• Ray grew up in the UK during sixties, John Lennon and the flower power days were a big inspiration for “The Tribe”.
• Ray’s dream was to become a writer.
• A lot of distributors rejected the idea of “The Tribe” but Ray had so much faith that he never even filmed a pilot, but went on to film the whole season one.
• Was anyone meant to be an autistic character in The Tribe? Ray says Jack.
Ray’s youngest son was diagnosed with Asperger’s syndrome.
Ray himself was 50 years old when he found out he had Asperger’s too.
• Bob the dog spent his last years on the vineyard and Ray got so attached to him he swore he’d not get another dog until he saw two puppies at a local pound.
• The New Tomorrow was meant to be a sequel, but in Australia they had different rules that prevented Ray from telling the story he had envisioned, so it just became trapped in remnants of development and was a stand-alone series but not what Ray would perceive as a sequel he wanted to carry out.
• Ray would now only imagine a movie version if he could develop a sequel with the original cast.
• On follow-up books: This is the actual way Ray intended the story to go and he’s happy that on pages he didn’t have to compromise and could afford exploring all the storylines he wanted to do.
• Ray has a passion for wine. In 1992 he came to NZ to film a series for 6 months, but fell in love with Martinborough and visited the building that later became Tirohana (his wine estate).
The pays homage to his late mother who was part Scottish, part roman gypsy - Tirohana translates to “Earth family”.
• Ray’s holiday home in Australia is located in the suburb of Hope Island
“A glass of Pinot Noir with the cornflakes.”
“It’s wrongly reported that I stopped The Tribe because the characters were getting older… the context of that…that’s a bit out of context. Television is an interesting medium and scheldulers like to scheldule, they tend to brand something as either childrens programme or young adults or you know, drama or sci-fi or whatever. And “The Tribe” was an unusual one really, as I never perceived it as solely being “children’s program”. And we were proved to be correct, because people who watched “The Tribe” were all ages, probably ex-hippies like myself who would look back and warm to the themes that would be… it’s about human interaction, human interplay. And that’s the best drama. I often used to call it “Mad Max meets Neighbours” or “Home and Away meets The Terminator” or “Beverly Hills 90210” - or whatever the equivalent human drama series are - against a dystopian backdrop.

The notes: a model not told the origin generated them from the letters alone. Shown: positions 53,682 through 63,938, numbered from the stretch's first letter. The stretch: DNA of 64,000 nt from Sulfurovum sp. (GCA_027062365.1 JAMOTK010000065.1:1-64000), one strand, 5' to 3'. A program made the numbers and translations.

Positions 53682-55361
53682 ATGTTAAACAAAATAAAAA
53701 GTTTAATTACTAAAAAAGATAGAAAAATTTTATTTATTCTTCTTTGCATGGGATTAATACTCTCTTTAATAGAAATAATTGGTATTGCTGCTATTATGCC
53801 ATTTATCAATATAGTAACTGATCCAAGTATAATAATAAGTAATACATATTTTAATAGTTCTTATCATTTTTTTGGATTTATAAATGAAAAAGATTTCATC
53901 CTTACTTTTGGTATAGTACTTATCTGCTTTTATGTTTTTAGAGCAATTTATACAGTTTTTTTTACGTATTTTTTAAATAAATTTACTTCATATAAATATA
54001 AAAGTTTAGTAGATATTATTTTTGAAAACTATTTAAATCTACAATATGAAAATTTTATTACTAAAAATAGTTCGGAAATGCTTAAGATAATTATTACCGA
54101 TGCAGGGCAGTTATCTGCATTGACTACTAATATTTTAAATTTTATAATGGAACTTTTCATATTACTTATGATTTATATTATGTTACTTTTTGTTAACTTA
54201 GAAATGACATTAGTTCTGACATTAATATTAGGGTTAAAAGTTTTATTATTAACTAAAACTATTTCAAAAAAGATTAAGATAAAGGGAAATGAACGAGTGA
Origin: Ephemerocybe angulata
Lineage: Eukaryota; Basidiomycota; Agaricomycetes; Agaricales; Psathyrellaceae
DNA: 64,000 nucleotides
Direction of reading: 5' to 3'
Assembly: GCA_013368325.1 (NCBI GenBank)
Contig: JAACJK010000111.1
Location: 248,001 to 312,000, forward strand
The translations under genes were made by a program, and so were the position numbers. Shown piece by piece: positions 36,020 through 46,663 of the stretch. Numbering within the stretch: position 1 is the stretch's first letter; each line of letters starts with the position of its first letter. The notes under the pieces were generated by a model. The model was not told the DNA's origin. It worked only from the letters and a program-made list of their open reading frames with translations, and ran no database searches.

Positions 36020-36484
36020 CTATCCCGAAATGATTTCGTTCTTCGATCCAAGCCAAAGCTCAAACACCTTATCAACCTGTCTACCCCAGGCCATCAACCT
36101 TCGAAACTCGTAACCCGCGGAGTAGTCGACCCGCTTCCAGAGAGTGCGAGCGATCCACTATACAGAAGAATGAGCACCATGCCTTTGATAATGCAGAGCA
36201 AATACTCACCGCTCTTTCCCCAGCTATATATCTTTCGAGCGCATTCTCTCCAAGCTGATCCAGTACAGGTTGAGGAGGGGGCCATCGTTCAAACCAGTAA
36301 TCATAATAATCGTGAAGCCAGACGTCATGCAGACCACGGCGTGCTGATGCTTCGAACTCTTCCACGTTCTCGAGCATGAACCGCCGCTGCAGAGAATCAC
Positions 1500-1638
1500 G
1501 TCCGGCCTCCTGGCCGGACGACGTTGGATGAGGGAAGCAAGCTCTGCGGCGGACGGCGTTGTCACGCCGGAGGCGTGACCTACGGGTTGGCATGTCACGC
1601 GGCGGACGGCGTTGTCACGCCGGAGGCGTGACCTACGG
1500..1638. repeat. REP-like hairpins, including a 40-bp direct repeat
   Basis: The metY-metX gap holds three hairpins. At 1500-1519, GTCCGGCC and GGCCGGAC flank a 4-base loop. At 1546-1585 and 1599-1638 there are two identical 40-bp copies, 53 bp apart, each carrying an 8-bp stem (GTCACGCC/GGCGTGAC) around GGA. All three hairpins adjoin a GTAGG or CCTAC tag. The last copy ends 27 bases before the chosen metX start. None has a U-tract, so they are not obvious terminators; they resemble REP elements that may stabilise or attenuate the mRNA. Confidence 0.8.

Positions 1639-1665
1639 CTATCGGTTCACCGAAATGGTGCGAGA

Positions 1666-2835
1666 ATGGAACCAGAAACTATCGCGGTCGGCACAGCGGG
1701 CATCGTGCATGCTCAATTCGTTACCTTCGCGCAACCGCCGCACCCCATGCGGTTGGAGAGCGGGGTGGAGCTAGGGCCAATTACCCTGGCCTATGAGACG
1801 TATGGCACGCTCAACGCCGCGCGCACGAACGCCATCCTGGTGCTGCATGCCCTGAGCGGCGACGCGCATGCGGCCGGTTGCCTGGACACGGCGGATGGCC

But I always thought of “The Tribe” as not necessarily post-apocalyptic in a very negative way, but I always wanted it to be “blue sky dystopia” - positive and with hope, you know. And so we could get to dark themes, as we did with many of the tribes, Zoot and zootists but the Mall Rats represented hope and positivity for all within the tribe. It was descention and disagreements…
But coming back to your original question, what had happened, was that…”
"When the characters started to age and the actors became older, a lot of the broadcasters would say “well you know there’s no children…this isn’t children’s programming.”
“So that’s the context, when I - in consultation with Channel 5 - because we’d have to move out of Channel 5’s childrens programming and go into adults. You see, it became a bit of a high-bred and…”
“When you think that we did, whatever it is - almost 300 episodes - I mean, normally that’s like 30 seasons, if you’re doing ten episodes a year and creatively, you know, it’s exhausting, it took five, six, seven years solidly to put these together, it’s a lot of work, a lot of time… and I wanted to rest it, with the intention of doing a sequel or coming at it a different way to relaunch it so that it could go into the mainstream, rather than just childrens programming.”
“I’m a big fan of Star Trek and I loved what they did, with that franchise where they had movie versions and different sequels.”
“And so, I then went to Hollywood to develop a motion picture and that’s a long complicated story.”
“Stay strong, keep your peckers up as I say and we’ll get through this together.”